The second annual British Open Aikido Championships was held on 12th June at Dartford Judo in London. The day ran to time and was enjoyed by both players and officials from the BAA and SAUK with visiting guests from Shodokan Spain.
This year’s event fielded considerably less competitors than in the 2015 inaugural joint competition. Which seems to have been the pattern for all domestic competitions so far in 2016.
Could this just be as a result of it not been an international tournament year, injury recovery and rehabilitation or when the event is held in the higher education academic calendar? Can there really be less players out there needing fewer shiai and embu competitions?
Those players that did attend took in a variety of embu and randori events representing 9 different clubs. There were thankfully plenty of skilled and experienced referees and judges representing the SAUK and BAA which ensured that the allocation of officials per mat for each event was fair and balanced.
A small group of enthusiastic score keepers and time keepers who assisted throughout the day helped enormously to ensure a relatively seamless transition from one competition event to the next. Nicole Anson as head referee ensured that standards of randori refereeing were consistently high.
Effective co-ordination ensured that on the whole both mats were utilised throughout the day and that the event did not overrun. In fact we finished early! Despite the lower than expected turn out many players remarked on how well the day went and how they had enjoyed competing against unknown senior UK players from different associations.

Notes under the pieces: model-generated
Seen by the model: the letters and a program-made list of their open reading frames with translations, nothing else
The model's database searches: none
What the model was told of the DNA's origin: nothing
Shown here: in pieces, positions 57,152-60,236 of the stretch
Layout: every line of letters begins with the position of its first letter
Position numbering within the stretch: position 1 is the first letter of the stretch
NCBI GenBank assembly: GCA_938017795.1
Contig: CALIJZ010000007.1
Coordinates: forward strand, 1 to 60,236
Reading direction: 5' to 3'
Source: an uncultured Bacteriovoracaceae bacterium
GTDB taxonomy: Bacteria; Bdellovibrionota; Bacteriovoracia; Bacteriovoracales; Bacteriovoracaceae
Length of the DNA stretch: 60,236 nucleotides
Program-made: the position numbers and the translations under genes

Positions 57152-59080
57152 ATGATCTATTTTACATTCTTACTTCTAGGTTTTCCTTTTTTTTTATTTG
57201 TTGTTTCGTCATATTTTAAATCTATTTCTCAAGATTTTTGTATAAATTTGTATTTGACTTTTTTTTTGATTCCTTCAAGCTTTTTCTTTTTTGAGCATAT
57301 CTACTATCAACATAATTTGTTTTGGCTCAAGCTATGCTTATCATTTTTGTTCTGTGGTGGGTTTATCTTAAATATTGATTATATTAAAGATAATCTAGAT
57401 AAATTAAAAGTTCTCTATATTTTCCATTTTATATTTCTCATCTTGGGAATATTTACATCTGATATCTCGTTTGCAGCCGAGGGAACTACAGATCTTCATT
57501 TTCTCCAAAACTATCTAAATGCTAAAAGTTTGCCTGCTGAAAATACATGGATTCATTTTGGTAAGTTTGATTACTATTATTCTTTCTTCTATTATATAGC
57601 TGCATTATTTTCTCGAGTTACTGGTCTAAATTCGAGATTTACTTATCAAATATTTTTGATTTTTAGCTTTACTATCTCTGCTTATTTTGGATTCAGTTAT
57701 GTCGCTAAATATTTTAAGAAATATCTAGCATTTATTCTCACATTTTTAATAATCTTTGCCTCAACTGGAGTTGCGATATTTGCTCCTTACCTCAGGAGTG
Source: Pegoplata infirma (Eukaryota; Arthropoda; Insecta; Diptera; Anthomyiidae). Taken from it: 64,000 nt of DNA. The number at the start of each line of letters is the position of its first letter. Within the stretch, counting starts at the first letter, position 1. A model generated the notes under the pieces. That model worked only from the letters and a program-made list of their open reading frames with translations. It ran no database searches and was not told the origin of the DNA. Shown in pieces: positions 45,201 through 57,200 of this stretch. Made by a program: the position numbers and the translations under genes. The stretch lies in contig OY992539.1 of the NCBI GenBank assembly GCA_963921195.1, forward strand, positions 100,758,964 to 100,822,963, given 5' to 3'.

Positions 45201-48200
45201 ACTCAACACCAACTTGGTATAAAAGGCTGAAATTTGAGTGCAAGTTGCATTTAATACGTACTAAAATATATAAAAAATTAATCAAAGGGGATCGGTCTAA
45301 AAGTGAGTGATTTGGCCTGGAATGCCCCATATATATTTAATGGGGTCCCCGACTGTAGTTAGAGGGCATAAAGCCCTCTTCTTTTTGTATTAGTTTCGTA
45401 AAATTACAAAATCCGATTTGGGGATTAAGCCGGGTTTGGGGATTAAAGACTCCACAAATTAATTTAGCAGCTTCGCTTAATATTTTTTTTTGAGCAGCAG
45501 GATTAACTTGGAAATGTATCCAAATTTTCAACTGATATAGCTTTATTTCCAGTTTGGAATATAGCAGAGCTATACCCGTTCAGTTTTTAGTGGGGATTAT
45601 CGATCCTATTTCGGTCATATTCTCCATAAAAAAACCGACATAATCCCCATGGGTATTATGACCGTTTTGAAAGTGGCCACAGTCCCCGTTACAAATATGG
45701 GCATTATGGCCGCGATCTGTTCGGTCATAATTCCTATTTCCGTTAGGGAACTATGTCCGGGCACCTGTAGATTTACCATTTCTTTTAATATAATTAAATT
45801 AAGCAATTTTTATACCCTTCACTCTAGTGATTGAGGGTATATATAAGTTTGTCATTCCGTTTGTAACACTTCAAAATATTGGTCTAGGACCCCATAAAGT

The competitive spirit was tangible, as was the camaraderie that was displayed by everyone. There were slight differences in the types of events on offer this year, with no ninin dori or mixed team randori event. The inclusion of Tanto tai sabaki proved to be a success with a high number of entries from many dynamic and talented adolescent kyu grades. Next year will see the introduction of the long awaited BA Golden Anniversary 1966—2016 adolescent tanto randori event for 14-17 year olds. Club coaches and team captains need to
ensure that they are aware of the new BAA youth randori rules so that they can adequately prepare their players for what will be a
popular event. Inclusion of these two elements will hopefully ensure a smooth transition for our aspiring youths.
I hope that we see an increased numbers of players from both associations entering next year British Open and that we continue to develop strong links together, with an increased number of joint training opportunities for all aikidoka across the UK.
My personal thanks go to all the willing officials who gave up their hard earned free time to be there for the day, we couldn’t have done it without you!